• Nature and existence of active negotiations between the lender and debtor to secure a waiver or restructure the debt
  • Financial condition of the debtor and how likely the lender would be to call the debt and demand repayment rather than grant a waiver or forebear
  • History of obtaining prior waivers, if any, from the lender
  • Execution of a written forbearance agreement and whether during the forbearance period the parties have agreed to negotiate to restructure the debt
If the debt will not be renegotiated or a waiver will not be obtained, the debt issuance costs should be written off because the debt has effectively become demand debt.
On the other hand, if there is a reasonable likelihood that the debt will be renegotiated or a waiver obtained and the debt will ultimately maintain its long-term nature, the amortization of debt issuance costs should continue as before the violation with adequate disclosure. The unamortized debt issuance costs should continue to be reported as an adjustment to the carrying amount of the related liability if the related debt is classified as short-term. The reporting entity should also disclose the balance of unamortized debt issuance costs that may be required to be written off in the event that a waiver or restructuring of terms cannot be negotiated and the debt is either redeemed or otherwise extinguished.
See FG 1.2.3.3 for considerations related to the amortization of debt issuance costs and debt discounts and premiums when a reporting entity seeks to restructure its outstanding debt obligations.

2.4.2 Debt extinguishments and modifications (pre-bankruptcy)

Companies often consider a variety of potential transactions with creditors or security holders to enhance liquidity. The transactions may involve cash settlement, an issuance of equity for debt, an exchange of debt, or modification of debt terms.
When debt instruments are either exchanged or modified, the debtor must first determine whether the exchange or modification meets certain criteria to be considered a "troubled debt restructuring" following the guidance in ASC 470-50, Debt—Modifications and Extinguishments. These criteria include assessing whether the debtor is experiencing financial difficulty and whether the creditor has granted a concession. If the criteria are met, a gain is recognized, but only to the extent that the gross cash flows of a new or modified debt instrument are less than the carrying amount of the old debt instrument. If the gross cash flows exceed the carrying amount of the old debt, no gain is recorded and a new effective interest rate is established based on the carrying amount of the debt and the revised cash flows.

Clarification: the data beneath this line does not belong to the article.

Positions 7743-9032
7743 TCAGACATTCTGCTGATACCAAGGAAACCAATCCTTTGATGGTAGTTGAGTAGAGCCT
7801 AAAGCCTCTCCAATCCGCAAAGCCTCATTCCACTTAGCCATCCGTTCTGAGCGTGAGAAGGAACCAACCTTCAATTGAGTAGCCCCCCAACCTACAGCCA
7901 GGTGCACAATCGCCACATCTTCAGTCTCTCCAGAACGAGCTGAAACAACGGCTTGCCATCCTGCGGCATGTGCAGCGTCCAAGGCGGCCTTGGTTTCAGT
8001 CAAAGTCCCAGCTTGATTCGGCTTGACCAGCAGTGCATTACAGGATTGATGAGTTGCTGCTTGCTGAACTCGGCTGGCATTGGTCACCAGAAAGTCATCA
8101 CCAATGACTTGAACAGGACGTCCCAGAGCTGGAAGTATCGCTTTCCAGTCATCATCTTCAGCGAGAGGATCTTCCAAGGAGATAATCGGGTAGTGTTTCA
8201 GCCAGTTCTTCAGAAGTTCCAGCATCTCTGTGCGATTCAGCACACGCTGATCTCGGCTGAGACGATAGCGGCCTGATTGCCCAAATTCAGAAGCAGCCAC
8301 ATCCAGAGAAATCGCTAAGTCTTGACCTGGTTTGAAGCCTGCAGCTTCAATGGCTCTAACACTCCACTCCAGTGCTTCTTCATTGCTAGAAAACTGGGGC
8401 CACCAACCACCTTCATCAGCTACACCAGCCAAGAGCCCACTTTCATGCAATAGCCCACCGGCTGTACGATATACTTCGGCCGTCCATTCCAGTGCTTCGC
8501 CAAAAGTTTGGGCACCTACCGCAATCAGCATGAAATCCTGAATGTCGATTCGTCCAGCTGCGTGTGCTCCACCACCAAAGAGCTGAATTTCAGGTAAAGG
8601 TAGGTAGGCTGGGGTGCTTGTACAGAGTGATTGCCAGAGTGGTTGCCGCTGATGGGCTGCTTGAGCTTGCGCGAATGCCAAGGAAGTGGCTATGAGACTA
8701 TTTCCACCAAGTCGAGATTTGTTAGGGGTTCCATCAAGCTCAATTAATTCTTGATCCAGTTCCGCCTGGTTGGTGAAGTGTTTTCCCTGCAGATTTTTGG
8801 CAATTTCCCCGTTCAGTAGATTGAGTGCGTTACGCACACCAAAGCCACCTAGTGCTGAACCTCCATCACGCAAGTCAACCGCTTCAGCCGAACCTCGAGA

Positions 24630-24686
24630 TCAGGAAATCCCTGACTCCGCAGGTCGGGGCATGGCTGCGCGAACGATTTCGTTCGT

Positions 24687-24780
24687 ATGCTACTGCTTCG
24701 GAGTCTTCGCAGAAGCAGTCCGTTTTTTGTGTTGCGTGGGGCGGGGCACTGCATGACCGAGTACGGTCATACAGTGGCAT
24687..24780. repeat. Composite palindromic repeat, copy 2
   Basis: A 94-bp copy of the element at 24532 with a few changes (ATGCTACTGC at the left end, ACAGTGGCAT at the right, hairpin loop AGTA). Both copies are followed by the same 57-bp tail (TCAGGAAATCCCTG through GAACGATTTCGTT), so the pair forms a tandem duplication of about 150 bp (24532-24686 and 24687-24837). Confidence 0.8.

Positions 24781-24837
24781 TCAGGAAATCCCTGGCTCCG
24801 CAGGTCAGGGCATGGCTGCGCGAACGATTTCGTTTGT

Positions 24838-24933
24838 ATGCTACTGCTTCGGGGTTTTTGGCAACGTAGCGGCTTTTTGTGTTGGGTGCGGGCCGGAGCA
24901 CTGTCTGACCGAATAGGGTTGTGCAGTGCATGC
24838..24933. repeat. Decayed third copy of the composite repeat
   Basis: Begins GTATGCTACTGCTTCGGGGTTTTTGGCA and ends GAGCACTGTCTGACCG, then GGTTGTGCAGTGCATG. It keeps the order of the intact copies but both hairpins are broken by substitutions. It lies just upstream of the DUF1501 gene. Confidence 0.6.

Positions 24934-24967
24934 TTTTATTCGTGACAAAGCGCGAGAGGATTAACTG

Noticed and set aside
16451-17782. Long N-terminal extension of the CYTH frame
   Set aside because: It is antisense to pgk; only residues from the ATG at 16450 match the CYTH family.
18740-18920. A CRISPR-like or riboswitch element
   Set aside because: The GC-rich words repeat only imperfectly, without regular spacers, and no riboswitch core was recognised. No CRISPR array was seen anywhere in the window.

If an exchange or modification of an instrument is not a troubled debt restructuring, the debtor must still determine whether the transaction meets the criteria to be considered an extinguishment. If the modified or new debt instrument has substantially different terms from the old debt instrument, an extinguishment is recognized. If the exchange is considered a modification, the effects are generally reported prospectively utilizing a new effective interest rate determined based on the carrying amount of the original debt and the revised cash flows. Interest expense is recognized using the new effective interest rate.
This topic is discussed further in ASC 470-50, FG 3.3, and FG 3.4.

2.4.3 Ongoing standard setting (pre-bankruptcy)

The FASB has issued a proposed ASU, Debt (Topic 470), Simplifying the Classification of Debt in a Classified Balance Sheet (Current versus Noncurrent), which introduces a principle for determining the classification of debt at the balance sheet date. Financial statement preparers and other users of this publication are therefore encouraged to monitor the status of the project, and if finalized, evaluate the effective date of the new guidance and the implications on financial statements.